American Armenian and Blackfeet artist of the 1970s
Age of Magic and Enchantment
It was the Golden Age of magic and enchantment, an age that saw the dawn and demise of the hippie culture. Jimi Hendrix, Janis Joplin, disco, all the outrageous excesses, the gay movement, and the assassination of Harvey Milk. There were also the innovative realities of that period, including the rapidly developing threat of Nixon’s impeachment and the growing certainty of the Vietnam War being brought to an end by the will of the people, who struggled for peace and enlightenment against formidable opposition. It was also the age of an awakening of the individual and collective consciousness. The galvanizing effects of these realities have had their influence in the U.S. to this day.
Like a lightening rod that directs its energies to mankind by expanding the cognitive and affective abilities of the human race, such people as Albert Hoffman, Timothy Leary, and Ken Kesey, not to mention the Aztec and other ancient Mesoamerican cultures, opened what some considered to be a virtual Pandora’s Box of altered perception by introducing LSD and “magic mushrooms” to contemporary culture, effectively awakening a whole generation to the possibilities for greater human perception through the use of mind-expanding, hallucinogenic substances.
At this time of burgeoning self-expression, spirited by a compelling self-reliance, and the stimulating creativity and originality of the time, Mulleian’s vision and sense of oneness personifies that spirit and is clearly amplified in his statement: “In order to see God, you must allow God to see through your eyes.” From a very early age, Mulleian had come to believe that we are all spiritual entities not separated by boarders, barriers or even time. That such a profoundly penetrating statement is made with such clarity prompts one to wonder from what depths of consciousness does it personify?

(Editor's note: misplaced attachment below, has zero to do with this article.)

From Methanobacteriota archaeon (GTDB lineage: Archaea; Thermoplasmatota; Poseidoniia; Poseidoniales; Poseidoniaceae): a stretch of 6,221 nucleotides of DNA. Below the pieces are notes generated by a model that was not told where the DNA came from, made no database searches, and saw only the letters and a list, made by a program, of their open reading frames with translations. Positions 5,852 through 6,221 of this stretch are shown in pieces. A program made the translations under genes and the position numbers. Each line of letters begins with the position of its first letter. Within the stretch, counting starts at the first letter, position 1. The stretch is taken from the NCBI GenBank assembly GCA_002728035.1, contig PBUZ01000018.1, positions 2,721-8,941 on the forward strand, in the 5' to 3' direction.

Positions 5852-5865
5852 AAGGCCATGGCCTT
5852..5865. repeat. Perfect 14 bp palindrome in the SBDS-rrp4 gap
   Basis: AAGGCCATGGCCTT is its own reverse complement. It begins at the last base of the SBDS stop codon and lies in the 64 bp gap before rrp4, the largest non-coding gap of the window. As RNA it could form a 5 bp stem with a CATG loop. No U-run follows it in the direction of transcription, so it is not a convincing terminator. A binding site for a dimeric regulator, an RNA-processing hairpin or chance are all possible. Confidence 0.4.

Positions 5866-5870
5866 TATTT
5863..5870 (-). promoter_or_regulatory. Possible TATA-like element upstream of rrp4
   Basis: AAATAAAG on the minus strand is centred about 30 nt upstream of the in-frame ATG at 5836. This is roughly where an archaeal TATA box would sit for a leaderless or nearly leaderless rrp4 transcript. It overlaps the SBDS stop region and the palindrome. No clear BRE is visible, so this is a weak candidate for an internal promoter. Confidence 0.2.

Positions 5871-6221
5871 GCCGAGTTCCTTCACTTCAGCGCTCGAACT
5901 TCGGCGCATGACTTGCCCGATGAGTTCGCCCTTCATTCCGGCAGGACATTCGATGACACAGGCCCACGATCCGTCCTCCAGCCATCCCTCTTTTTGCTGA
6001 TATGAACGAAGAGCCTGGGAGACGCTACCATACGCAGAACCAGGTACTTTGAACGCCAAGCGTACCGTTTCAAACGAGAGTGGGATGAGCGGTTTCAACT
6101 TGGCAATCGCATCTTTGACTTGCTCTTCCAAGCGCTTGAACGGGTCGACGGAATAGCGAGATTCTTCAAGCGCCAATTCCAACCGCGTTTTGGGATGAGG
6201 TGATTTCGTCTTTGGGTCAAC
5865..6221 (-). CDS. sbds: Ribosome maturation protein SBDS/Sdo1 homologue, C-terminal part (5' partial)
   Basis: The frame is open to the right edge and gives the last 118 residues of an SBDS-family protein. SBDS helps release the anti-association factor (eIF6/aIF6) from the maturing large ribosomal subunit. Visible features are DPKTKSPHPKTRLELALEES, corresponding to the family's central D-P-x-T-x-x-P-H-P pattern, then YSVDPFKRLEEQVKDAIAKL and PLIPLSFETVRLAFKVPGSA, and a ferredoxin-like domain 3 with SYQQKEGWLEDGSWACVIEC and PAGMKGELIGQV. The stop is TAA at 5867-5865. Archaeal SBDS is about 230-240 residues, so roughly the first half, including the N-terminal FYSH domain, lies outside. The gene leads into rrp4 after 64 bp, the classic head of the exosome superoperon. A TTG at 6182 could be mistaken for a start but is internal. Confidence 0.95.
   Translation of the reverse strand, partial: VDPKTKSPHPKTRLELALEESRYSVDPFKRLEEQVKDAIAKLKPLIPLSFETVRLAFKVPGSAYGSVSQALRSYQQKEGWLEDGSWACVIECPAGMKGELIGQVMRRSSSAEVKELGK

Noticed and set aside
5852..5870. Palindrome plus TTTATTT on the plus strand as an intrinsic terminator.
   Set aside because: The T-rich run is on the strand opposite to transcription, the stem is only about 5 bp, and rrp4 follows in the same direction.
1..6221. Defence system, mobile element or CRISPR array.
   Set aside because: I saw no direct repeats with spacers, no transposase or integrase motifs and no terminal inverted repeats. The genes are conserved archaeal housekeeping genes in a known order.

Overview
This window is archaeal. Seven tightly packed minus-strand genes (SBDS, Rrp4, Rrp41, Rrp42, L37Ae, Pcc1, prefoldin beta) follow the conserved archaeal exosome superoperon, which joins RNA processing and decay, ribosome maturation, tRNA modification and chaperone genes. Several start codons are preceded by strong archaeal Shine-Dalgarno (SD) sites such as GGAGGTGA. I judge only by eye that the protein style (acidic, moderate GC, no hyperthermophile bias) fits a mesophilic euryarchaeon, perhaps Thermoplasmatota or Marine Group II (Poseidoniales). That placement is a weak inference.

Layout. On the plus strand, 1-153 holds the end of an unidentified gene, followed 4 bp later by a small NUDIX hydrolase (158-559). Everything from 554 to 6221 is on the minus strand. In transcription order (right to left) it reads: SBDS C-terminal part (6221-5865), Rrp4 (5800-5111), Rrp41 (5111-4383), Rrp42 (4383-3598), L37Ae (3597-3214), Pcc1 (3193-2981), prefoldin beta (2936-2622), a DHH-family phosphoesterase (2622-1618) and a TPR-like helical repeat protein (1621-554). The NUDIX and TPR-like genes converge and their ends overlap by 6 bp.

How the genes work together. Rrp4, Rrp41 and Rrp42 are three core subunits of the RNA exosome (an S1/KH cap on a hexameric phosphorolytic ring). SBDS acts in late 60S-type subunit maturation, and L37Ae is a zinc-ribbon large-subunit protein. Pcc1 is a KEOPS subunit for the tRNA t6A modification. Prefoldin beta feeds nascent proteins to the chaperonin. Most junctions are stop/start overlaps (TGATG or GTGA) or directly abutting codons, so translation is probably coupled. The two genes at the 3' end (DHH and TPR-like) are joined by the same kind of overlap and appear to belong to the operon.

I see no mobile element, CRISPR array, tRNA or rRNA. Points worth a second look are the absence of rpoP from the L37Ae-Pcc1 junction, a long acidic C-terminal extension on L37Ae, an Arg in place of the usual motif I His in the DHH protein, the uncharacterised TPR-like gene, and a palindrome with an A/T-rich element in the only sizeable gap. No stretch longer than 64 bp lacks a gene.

From as early on as age three the artist’s sense of awareness grew until it would gradually assume the responsibility of a messenger, the themes of peace, love and transformation to be calibrated thematically within the artist’s work. Mulleian’s mental, emotional and physical demeanor were of one connective matrix with the bigger equation, the unification of all things, a thematic paradigm which became the superlative driving force behind the artist’s often prophetic vision.
Or does the vision stem from something much deeper still? That such an individual has obtained from the very beginning an inward sense of the purpose of being, allowing him to consciously live the experience within, one questions the circumstances that would draw such insight to the surface. Perhaps it rises from his mystical experience while in Vietnam, or from his Armenian and Black Foot Indian spiritual heritage, particularly given both of these culture’s history of genocide, possibly providing a strong genetic influence from the very beginning. These historical factors might have aided in his strong sense of awareness, indwelling him with a clear sense of perspective of the human condition, regarding war, nuclear annihilation and spiritual consciousness in relation to humanity’s rightful roll in it’s future.
The photo (above) of G. Mark Mulleian was taken by notable photographer John David
Hough as a part of a photographic series for After Dark Magazine in 1974.